Informed consent and anonymity are further warranted given the abundance of sensitive data that are generated and contained within these online networks. Lab research shows associations between sexual orientation, ethnicity, and gender; and feelings of concern and expectations of anonymity. A principle ethical consideration is to ensure the maximum insight from data journalism whilst minimising the risk of actual or potential harm during data collection, analysis and publication.

Potential for harm in data journalism using social media increases when sensitive data are estimated. These data can include personal demographic information (such as ethnicity and sexual orientation), information on associations (such as memberships to particular groups or links to other individuals known to belong to such groups) and communications of an overly personal or harmful nature (such as details on morally ambiguous or illegal activity and expressions of extreme opinion). In some cases, such information is knowingly placed online, whether or not the user is fully aware of who has access to this information and how it might be repurposed. In other cases, sensitive information is not knowingly created by users, but it can often come to light in analysis where associations are identified between users and personal characteristics are estimated by algorithms.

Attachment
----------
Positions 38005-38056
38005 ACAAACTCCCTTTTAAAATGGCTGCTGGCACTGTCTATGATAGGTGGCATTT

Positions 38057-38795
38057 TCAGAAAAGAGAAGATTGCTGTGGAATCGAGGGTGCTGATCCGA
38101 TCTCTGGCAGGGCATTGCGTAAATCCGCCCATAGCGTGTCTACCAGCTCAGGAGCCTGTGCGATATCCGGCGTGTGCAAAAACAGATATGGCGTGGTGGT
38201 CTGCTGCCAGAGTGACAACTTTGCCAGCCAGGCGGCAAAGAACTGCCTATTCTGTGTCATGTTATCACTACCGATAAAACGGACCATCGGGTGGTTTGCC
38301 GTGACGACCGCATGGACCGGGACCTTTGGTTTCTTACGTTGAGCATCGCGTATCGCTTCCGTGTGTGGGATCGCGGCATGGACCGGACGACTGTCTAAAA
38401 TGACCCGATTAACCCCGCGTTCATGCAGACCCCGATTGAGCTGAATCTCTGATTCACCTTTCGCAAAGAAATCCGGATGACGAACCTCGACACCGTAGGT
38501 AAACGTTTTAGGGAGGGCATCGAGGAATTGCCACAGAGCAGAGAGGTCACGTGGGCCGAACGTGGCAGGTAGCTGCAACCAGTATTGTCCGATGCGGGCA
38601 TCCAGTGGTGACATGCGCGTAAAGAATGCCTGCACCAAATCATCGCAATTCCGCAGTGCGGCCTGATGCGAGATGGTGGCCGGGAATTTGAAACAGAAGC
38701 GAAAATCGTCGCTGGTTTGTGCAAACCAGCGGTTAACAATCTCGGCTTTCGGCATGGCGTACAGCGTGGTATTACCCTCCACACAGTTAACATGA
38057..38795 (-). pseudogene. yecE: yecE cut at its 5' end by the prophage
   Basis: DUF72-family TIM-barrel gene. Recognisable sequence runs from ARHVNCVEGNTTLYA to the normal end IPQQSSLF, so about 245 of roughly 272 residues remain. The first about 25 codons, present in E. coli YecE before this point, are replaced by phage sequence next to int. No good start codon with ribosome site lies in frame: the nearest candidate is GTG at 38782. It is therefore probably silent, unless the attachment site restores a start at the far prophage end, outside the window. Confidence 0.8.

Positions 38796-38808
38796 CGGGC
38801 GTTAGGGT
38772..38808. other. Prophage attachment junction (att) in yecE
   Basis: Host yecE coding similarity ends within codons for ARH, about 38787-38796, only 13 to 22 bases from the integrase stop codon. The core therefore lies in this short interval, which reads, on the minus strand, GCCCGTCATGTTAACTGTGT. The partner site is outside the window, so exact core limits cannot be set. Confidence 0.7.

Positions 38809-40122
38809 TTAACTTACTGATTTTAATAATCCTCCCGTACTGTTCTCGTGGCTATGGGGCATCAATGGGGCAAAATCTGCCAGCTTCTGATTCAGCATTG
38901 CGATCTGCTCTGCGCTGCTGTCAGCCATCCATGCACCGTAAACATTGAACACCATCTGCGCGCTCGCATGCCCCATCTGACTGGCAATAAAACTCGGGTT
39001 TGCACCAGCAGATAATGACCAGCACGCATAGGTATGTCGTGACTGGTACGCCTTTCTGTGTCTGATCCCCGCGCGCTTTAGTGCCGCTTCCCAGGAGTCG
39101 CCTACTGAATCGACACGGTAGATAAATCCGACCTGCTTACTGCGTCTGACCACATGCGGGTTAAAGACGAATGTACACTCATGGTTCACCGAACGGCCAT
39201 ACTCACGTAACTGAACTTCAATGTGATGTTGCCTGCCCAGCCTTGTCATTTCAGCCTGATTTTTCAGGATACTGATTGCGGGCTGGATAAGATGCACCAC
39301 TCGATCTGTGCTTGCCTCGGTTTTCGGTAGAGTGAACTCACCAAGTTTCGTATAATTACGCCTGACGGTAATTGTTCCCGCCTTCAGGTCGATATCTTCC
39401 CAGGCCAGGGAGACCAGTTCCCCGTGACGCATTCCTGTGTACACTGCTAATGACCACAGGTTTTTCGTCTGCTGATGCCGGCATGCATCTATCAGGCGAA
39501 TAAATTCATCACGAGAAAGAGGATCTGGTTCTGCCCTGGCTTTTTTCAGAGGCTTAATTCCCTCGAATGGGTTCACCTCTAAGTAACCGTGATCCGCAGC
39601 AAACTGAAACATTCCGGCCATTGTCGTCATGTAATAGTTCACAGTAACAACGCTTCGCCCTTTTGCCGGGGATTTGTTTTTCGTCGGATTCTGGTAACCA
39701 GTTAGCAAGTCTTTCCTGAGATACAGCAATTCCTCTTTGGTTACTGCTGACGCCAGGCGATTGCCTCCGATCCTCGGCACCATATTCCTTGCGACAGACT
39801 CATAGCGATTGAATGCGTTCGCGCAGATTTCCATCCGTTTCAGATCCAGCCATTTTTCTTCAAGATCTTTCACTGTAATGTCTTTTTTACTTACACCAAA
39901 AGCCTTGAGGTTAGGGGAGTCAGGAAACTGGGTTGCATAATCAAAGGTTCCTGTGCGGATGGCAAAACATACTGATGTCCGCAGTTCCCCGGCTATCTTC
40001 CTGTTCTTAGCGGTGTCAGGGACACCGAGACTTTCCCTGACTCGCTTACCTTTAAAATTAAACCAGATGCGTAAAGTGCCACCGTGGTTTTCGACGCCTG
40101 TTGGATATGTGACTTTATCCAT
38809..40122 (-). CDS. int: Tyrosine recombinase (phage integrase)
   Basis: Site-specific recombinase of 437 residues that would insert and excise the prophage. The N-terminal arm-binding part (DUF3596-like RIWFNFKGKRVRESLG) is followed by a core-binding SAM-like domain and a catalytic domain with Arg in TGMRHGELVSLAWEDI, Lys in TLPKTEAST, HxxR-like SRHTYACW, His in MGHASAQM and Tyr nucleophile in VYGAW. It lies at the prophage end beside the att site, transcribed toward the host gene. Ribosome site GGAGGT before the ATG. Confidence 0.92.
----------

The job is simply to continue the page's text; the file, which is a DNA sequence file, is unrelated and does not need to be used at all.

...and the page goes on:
If we are to balance the privacy of Twitter users (the disinhibiting nature of the environment and the abundance of sensitive information accepted) with the needs of data journalists, a sensible way forward would be to collect data without explicit consent and seek informed consent for all directly quoted content in publications. The alternative of providing anonymity to directly quoted users is not practical in this form of research, due to Twitter guidelines and the issue of online search (where quoted text is easily searchable rendering users and their partners in conversation identifiable). In the case of the reproduction of tweets (public display of tweets by any and all means of media) Twitter (2016) Broadcast guidelines state publishers should: